Move Along Camp to Camp With a View, Saudi Arabia December 10, 2022
Happy happy birthday to my Mom who is 85 today!
We were on the road before 7 but had to pack our tents dripping wet. It got down to about 10 so there was a lot of dew. I was very warm though because I have a down sleeping bag although as soon as the sun disappears, about 5:30 pm, it starts to get really chilly. We are lucky there isn’t much wind.
Along the way-
It finally started to get a little greener-
What a weird sign-
Most roundabouts have a fancy centre piece-
Our first stop was Buraidah Camel Market and my first stop was in the abattoir-
Later, I spent a lot of time in the goat market, visiting (sort of as most speak little to no English), to the men who are from Egypt, Sudan and Saudi. They love having their pictures taken-
The goats are so hairy and smelly-
If I understood, kids sell for $183 and adults $219. I don’t think they eat the kids-
I walked a little further and came to a camel auction-
After the sale-
These two were pretty stressed; foaming at the mouth. This guy was tethered with his front leg bent and tied so he couldn’t run away, then they had a heck of a time trying to get him to stand up-
A Mom and her newborn-
I stopped in a restaurant for lunch. I’d go crazy having to sit on the floor all the time but for them it’s normal-
From here we went to Ushayqir to a heritage village. Years ago it was a gigantic walled town, built to accommodate travellers on their way to Mecca-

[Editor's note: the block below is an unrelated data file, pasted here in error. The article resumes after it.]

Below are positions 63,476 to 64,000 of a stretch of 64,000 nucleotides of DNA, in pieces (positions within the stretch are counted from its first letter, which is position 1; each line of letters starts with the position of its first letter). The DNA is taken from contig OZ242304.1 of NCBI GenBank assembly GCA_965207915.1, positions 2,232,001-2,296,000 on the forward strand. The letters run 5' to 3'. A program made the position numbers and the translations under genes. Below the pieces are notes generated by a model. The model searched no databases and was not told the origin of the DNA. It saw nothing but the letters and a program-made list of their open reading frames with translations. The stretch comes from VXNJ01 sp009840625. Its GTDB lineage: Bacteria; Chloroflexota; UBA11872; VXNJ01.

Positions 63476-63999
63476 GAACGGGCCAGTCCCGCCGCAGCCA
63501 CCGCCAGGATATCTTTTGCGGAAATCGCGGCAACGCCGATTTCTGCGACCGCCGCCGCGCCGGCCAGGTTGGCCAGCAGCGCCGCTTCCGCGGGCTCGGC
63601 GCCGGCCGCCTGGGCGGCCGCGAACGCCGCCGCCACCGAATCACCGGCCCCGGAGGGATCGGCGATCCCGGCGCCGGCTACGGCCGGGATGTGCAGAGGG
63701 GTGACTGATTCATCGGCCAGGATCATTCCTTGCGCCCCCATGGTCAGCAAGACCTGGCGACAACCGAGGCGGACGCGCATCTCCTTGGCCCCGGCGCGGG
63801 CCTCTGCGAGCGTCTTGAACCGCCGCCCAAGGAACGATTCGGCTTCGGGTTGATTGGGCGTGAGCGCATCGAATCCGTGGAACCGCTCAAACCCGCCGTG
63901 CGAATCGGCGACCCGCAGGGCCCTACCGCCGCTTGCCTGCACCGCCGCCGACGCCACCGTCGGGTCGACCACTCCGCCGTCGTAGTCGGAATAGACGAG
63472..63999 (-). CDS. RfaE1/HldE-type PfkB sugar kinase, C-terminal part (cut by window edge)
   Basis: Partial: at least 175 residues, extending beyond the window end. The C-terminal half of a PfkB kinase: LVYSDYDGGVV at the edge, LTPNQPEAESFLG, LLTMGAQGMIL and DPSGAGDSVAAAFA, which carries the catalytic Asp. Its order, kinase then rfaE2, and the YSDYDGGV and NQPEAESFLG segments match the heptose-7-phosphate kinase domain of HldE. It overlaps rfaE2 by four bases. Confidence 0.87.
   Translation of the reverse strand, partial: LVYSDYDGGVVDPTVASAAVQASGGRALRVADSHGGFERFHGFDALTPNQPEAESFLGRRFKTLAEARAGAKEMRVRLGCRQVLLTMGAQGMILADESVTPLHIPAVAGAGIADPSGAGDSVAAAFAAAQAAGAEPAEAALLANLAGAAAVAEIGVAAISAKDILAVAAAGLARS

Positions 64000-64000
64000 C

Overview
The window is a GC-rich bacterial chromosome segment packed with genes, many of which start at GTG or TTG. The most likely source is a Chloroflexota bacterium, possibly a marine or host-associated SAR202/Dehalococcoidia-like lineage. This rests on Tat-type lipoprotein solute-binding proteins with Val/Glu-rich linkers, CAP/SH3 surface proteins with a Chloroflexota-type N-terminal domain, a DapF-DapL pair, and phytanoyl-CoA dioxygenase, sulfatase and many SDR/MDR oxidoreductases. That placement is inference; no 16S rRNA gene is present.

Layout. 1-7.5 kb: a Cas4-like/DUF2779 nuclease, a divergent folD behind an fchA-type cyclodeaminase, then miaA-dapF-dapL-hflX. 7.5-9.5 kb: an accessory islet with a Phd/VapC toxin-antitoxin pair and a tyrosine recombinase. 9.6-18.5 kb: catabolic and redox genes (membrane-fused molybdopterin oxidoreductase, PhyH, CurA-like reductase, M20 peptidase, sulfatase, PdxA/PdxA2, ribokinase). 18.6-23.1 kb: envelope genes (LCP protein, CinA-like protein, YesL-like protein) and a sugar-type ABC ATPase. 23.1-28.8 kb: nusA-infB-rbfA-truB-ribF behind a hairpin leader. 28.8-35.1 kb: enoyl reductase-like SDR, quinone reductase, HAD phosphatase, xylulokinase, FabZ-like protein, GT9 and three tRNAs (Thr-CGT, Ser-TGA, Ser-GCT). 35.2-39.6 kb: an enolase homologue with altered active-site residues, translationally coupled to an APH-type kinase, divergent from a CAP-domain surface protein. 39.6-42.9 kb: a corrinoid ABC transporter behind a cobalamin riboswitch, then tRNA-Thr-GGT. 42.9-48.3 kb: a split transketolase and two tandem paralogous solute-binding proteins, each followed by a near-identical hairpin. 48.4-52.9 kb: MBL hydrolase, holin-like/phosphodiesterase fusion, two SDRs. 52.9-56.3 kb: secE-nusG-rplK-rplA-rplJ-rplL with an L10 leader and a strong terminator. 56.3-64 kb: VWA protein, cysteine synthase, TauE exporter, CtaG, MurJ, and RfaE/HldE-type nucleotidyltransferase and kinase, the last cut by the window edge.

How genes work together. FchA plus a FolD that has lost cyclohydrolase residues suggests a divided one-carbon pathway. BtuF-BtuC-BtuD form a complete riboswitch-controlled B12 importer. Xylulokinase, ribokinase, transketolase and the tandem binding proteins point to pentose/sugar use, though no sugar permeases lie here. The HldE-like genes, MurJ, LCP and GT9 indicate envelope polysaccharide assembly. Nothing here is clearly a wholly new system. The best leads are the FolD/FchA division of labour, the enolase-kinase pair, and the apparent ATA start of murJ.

Today most of it is in ruins-
The buildings are made from mud and straw and the streets are very narrow-
Individual families are restoring their properties. I had tea in this house-
Saudi opened up 4 years ago but then Covid happened so it’s been slow in attracting tourists. They are preparing for the “flood” which is definitely going to happen. Their goal is to be ready by 2030 and to have hosted 100 million visitors by then. I’m very lucky to be here “first”.
Another restored area-
After getting a couple Jerry cans of potable water-
we set up camp early so we had time and sun to dry our tents. It’s going down to 9 so they’ll probably be soaked again in the morning. We are always on the lookout for water and the mosques are a good source. Most have a 2 or 3 fauceted machine which provides filtered water for free.
At our campsite which was a local park, I visited with an Indian family and the man has been here 10 years working as a civil engineer, now in Riyadh. His wife said she is free to do anything she likes as well as not wear an abaya and head scarf however she is Indian, not Saudi. I think it will take awhile to change, especially with the older generation.
Tomorrow we are off to Jebel Fihrayn, also known as “ End of the World” as we make our way to Riyadh.